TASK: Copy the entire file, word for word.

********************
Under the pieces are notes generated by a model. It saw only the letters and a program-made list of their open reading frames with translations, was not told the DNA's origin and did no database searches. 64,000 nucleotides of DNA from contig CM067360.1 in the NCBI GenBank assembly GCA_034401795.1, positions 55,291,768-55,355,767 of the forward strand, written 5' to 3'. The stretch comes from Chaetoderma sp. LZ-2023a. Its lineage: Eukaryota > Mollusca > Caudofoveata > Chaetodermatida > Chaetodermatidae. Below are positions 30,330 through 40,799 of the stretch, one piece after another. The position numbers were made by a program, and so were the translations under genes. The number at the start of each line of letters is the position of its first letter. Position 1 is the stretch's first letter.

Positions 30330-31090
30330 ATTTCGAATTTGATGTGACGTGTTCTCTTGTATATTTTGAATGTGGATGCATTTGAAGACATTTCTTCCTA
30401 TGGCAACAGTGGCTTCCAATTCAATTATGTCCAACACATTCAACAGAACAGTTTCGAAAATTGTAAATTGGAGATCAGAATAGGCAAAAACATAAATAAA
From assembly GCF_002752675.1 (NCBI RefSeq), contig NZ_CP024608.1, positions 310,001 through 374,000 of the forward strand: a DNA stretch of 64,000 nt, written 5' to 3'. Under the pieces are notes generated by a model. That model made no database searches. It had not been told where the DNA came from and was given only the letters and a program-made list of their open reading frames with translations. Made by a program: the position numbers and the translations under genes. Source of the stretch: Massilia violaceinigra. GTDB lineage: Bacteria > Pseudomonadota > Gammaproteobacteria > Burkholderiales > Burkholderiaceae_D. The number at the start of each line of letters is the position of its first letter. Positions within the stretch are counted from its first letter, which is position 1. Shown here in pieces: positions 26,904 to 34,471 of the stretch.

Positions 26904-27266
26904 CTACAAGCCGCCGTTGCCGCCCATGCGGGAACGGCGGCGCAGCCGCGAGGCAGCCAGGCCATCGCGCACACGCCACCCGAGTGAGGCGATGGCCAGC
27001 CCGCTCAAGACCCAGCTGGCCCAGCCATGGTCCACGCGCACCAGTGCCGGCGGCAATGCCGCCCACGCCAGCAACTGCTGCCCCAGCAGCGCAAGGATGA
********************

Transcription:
Under the pieces are notes generated by a model. It saw only the letters and a program-made list of their open reading frames with translations, was not told the DNA's origin and did no database searches. 64,000 nucleotides of DNA from contig CM067360.1 in the NCBI GenBank assembly GCA_034401795.1, positions 55,291,768-55,355,767 of the forward strand, written 5' to 3'. The stretch comes from Chaetoderma sp. LZ-2023a. Its lineage: Eukaryota > Mollusca > Caudofoveata > Chaetodermatida > Chaetodermatidae. Below are positions 30,330 through 40,799 of the stretch, one piece after another. The position numbers were made by a program, and so were the translations under genes. The number at the start of each line of letters is the position of its first letter. Position 1 is the stretch's first letter.

Positions 30330-31090
30330 ATTTCGAATTTGATGTGACGTGTTCTCTTGTATATTTTGAATGTGGATGCATTTGAAGACATTTCTTCCTA
30401 TGGCAACAGTGGCTTCCAATTCAATTATGTCCAACACATTCAACAGAACAGTTTCGAAAATTGTAAATTGGAGATCAGAATAGGCAAAAACATAAATAAA
From assembly GCF_002752675.1 (NCBI RefSeq), contig NZ_CP024608.1, positions 310,001 through 374,000 of the forward strand: a DNA stretch of 64,000 nt, written 5' to 3'. Under the pieces are notes generated by a model. That model made no database searches. It had not been told where the DNA came from and was given only the letters and a program-made list of their open reading frames with translations. Made by a program: the position numbers and the translations under genes. Source of the stretch: Massilia violaceinigra. GTDB lineage: Bacteria > Pseudomonadota > Gammaproteobacteria > Burkholderiales > Burkholderiaceae_D. The number at the start of each line of letters is the position of its first letter. Positions within the stretch are counted from its first letter, which is position 1. Shown here in pieces: positions 26,904 to 34,471 of the stretch.

Positions 26904-27266
26904 CTACAAGCCGCCGTTGCCGCCCATGCGGGAACGGCGGCGCAGCCGCGAGGCAGCCAGGCCATCGCGCACACGCCACCCGAGTGAGGCGATGGCCAGC
27001 CCGCTCAAGACCCAGCTGGCCCAGCCATGGTCCACGCGCACCAGTGCCGGCGGCAATGCCGCCCACGCCAGCAACTGCTGCCCCAGCAGCGCAAGGATGA